The government is to consider London-style congestion charges in Abu Dhabi once alternatives to driving are introduced.
City motorists drive towards access fee
ABU DHABI // Motorists face paying a congestion charge for driving into the centre of the capital - but not before the city has adequate alternatives to using the car, transport officials said yesterday. Khalid Hashim, executive director of land transport for the Department of Transport, did not specify what the charge would be but added: "You cannot introduce cordon pricing or congestion charging when you do not even have your bus network ready."
Trams and light rail will start operating on a 350km-long network in 2014 with a 131km metro system running two years later, the department's chairman, Abdulla al Otaiba, said on Sunday. There will be 1,360 buses operating around the emirate by the end of next year. The policy of discouraging car use in congested areas of Abu Dhabi forms part of the department's Surface Transport Master Plan. Full details of the plan to overhaul transport in the capital over the next 20 years are expected to be released early next month.
In a working paper published last year on the department's website, one of the scenarios under consideration included emirate-wide congestion charging and cordon pricing for entering the Abu Dhabi metropolitan area. In London, a congestion charge of £8 (Dh40) a day applies to drivers of vehicles entering central districts between 7am and 6pm on weekdays. Residents who live in the zone receive a discount.
Mr Hashim revealed that in addition to congestion charges, the department aims to encourage car pooling and create dedicated bus lanes and a network of cycle paths. "It's not always the stick," he said on the sidelines of a conference on sustainable development at the Shangri-La Hotel. "Some carrots will be there also. The policies will be there. "We will make sure not to introduce such policies until we have sufficient infrastructure."
A parking management programme would introduce paid meters to some of the city's most congested roads. Saeed al Hameli, general manager of the department's buses, said incentives to use public transport were needed. "What we talked about is to bring people into relying on transport, looking to the public transport in general as a preference," he said. "That is the major challenge." Motorists yesterday said they supported the move towards a congestion charge once alternative modes of transport became available.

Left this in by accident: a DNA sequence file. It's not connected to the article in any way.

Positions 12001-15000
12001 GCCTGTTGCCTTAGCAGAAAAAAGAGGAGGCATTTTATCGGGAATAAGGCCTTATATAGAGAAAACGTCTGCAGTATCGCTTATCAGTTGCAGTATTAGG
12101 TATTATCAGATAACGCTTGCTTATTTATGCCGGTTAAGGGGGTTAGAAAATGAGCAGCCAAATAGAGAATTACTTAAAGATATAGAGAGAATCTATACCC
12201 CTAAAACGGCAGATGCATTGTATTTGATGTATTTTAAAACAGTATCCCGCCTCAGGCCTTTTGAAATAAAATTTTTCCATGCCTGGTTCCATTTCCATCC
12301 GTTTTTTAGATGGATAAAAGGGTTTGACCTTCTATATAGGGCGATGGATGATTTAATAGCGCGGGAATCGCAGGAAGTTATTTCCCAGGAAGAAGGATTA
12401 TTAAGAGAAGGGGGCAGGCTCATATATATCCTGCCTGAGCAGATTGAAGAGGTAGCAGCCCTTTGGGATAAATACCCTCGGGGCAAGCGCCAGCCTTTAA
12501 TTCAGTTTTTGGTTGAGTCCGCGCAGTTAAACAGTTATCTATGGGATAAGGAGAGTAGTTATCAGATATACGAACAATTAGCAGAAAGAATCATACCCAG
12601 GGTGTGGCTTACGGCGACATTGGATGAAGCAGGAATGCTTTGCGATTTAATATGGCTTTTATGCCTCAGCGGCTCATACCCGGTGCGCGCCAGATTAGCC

"It is good, there is much traffic here," said Abdulrahman Karmastaji, 37, adding that it should not be too high a charge. Fadi Shanaah, a 34-year-old Jordanian, said he was at first opposed to the idea because he thought the charges would be introduced without improvements to transport. "This is not London," he said. However, once he was told that the Government planned the measure after alternative transport was available, he said he would rather use public transport than drive.
Meanwhile, a study for cycle paths and bus lanes was expected to be completed soon, Mr Hashim said, "We will have a study soon about bikeways. We can make a network," he said. "We have eight months of good weather. "We also have to encourage the employers to have facilities for their staff who are coming on bikeways to have a shower." As for the dedicated bus lanes, Mr Hashim said that depending on the study, they could also be for taxis and emergency vehicles, or be made high-occupancy vehicle lanes for use by carpoolers.
Earlier, Abdelgader Elshabani, senior transportation planning specialist, presented the masterplan process to the conference, which was hosted by the International Association of Public Transport and the department. Mr Elshabani said that 350km of tram and light rail lines would be built in phases by 2030. He hoped that consulting firms would be bidding for the right to conduct a study on implementing the lines.
The department was also preparing a request for proposals on a study into possible ferry services. The masterplan would propose initial routes, he said. "Looking to the future we want water transport connecting the capital's 200 islands," he said. Mr Elshabani also said the department had talked to officials in Dubai about building a railway between the two emirates. Also yesterday, Jameela al Shaiba Hameli, director of the customer service division of TransAD, the emirate's taxi regulator, said that all of the silver taxis would be converted to run on compressed natural gas by 2010. By that time, she expected 7,147 silver cabs to be operating in the emirate.